The brightest ever gamma-ray burst, which was detected October last year, may have been powered by its unique jet structure, according to a new study.The burst known as GRB 221009A is known to be the largest explosion since the Big Bang.
It was found to occur once in every 10,000 years and was 70 times brighter than any yet seen.However, scientists were not able to understand the reason.Now, in the study, published in the journal Science Advances, they used NASA's NuSTAR (Nuclear Spectroscopic Telescope Array) observations of the event to find how the collapsing star ejected a jet of material that had a shape not previously observed among gamma-ray burst jets, as well as other unique characteristics.
It's possible that the source of these distinctions is the progenitor star, the physical properties of which could influence the characteristics of the burst. It's also possible that an entirely different mechanism launches the very brightest jets into space, the scientists said.
"The only way to produce a different jet structure and vary the energy is to vary some property of the star that exploded, like its size, mass, density, or magnetic field," said Eleonora Troja, Professor of physics at the University of Rome, who led NuSTAR the observations of the event.
"That's because the jet has to basically force its way out of the star. So, for example, the amount of resistance it meets would potentially influence the features of the jet," Troja said.Gamma rays are the most energetic form of light in the universe yet invisible to the human eye.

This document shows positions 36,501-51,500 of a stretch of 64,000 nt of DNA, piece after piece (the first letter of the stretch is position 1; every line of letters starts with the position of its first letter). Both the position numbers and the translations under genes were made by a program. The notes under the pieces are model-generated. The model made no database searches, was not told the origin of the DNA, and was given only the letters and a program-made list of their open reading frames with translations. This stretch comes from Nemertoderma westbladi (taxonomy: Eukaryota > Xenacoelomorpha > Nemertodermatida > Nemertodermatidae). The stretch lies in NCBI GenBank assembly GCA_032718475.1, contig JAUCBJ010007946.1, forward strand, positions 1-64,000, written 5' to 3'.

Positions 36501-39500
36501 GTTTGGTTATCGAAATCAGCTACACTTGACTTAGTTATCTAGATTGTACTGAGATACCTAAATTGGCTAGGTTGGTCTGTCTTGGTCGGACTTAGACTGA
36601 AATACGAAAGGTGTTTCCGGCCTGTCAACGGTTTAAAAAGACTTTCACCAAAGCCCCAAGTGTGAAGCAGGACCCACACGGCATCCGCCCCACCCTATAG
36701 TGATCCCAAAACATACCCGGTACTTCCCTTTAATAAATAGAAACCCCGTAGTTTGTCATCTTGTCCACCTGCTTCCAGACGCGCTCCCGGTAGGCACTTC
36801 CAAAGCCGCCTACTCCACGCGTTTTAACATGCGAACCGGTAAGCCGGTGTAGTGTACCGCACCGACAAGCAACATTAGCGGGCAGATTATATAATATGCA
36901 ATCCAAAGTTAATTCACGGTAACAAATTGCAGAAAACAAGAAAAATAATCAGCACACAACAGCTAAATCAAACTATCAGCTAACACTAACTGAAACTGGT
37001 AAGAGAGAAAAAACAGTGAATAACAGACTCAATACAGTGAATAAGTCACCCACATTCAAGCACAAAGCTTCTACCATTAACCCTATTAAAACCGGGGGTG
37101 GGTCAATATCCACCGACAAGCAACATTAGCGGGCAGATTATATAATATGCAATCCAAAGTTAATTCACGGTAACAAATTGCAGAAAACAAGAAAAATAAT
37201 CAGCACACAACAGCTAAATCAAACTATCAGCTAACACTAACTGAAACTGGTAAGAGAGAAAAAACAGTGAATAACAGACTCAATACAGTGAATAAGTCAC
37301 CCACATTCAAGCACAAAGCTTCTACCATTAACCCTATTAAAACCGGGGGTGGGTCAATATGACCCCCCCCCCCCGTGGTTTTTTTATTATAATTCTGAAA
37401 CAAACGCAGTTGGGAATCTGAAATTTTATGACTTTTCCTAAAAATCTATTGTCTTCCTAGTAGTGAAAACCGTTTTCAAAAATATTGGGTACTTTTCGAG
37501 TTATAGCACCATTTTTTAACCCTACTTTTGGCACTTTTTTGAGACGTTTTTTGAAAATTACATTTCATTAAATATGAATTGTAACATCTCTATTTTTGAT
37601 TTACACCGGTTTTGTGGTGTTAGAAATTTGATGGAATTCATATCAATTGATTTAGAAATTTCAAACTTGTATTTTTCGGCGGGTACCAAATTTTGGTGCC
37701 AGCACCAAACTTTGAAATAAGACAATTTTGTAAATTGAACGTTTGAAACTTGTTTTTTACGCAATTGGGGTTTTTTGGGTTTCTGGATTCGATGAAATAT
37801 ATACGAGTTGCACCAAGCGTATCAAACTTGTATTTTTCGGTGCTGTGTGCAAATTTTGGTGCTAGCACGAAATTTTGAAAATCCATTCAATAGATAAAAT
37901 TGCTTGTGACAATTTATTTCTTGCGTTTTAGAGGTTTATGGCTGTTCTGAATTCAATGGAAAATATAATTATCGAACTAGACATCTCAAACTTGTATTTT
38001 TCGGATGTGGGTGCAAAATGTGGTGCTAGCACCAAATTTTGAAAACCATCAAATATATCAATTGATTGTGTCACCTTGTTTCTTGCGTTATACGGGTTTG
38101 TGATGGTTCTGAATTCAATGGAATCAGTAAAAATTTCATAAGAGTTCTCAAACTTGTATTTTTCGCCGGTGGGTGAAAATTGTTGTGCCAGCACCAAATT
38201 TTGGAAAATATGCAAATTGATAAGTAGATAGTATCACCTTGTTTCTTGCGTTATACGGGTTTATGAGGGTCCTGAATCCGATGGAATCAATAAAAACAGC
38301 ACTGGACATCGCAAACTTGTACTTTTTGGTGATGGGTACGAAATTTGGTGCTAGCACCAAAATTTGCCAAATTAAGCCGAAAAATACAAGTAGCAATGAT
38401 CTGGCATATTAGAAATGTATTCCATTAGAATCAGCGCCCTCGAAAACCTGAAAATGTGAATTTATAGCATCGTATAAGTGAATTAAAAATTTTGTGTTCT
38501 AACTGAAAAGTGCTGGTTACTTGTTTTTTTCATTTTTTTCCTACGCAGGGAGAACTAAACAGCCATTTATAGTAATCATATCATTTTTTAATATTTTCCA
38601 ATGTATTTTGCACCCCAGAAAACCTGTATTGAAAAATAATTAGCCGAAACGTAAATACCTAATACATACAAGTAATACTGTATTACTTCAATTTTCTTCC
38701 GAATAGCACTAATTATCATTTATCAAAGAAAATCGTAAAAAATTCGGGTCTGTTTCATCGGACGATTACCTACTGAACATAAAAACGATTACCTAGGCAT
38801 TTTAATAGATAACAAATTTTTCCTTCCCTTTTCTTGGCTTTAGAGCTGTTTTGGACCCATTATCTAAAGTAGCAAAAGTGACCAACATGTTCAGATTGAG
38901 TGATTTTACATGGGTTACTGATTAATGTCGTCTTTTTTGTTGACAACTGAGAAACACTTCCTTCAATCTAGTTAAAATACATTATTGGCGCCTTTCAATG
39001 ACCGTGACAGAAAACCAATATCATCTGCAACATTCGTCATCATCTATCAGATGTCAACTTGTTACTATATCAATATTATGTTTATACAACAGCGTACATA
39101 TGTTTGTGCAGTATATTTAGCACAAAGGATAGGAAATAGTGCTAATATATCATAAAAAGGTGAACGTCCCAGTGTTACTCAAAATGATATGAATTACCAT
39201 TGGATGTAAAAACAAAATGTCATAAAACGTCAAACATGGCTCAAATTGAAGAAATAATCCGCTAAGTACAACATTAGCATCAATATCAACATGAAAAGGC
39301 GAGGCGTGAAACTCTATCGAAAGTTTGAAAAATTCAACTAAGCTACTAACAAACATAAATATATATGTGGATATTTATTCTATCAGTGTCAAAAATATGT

But GRB 221009A, was a long gamma-ray burst, so bright that it effectively blinded most gamma-ray instruments in space. Scientists had to reconstruct the event with data from NASA's Fermi Gamma-ray Space Telescope to determine its actual brightness.
Dubbed as BOAT or brightest of all time, the GRB 221009A was also detected by Hubble and James Webb space telescopes, NASA's Wind and Voyager 1 spacecraft, as well as European Space Agency's Solar Orbiter.
Similar to other gamma-ray bursts, GRB 221009A had a jet that erupted from the collapsing star like it was shot into space from a fire hose, with gamma rays radiating from the hot gas and particles at the jet's core.
But in all previously observed gamma-ray bursts, the jet remained remarkably compact and there was little to no stray light or material outside the narrow beam.However, in GRB 221009A the jet had a narrow core with wider, sloping sides.
While some of the most energetic gamma-ray jets have shown similar properties, yet the energy of the material in GRB 221009A also varied.This means that instead of all the material in the jet having the same energy - like a single bullet shot from a gun -- the energy of the material changed with distance from the jet's core. This has never been observed in a long gamma-ray burst jet before, the scientists said.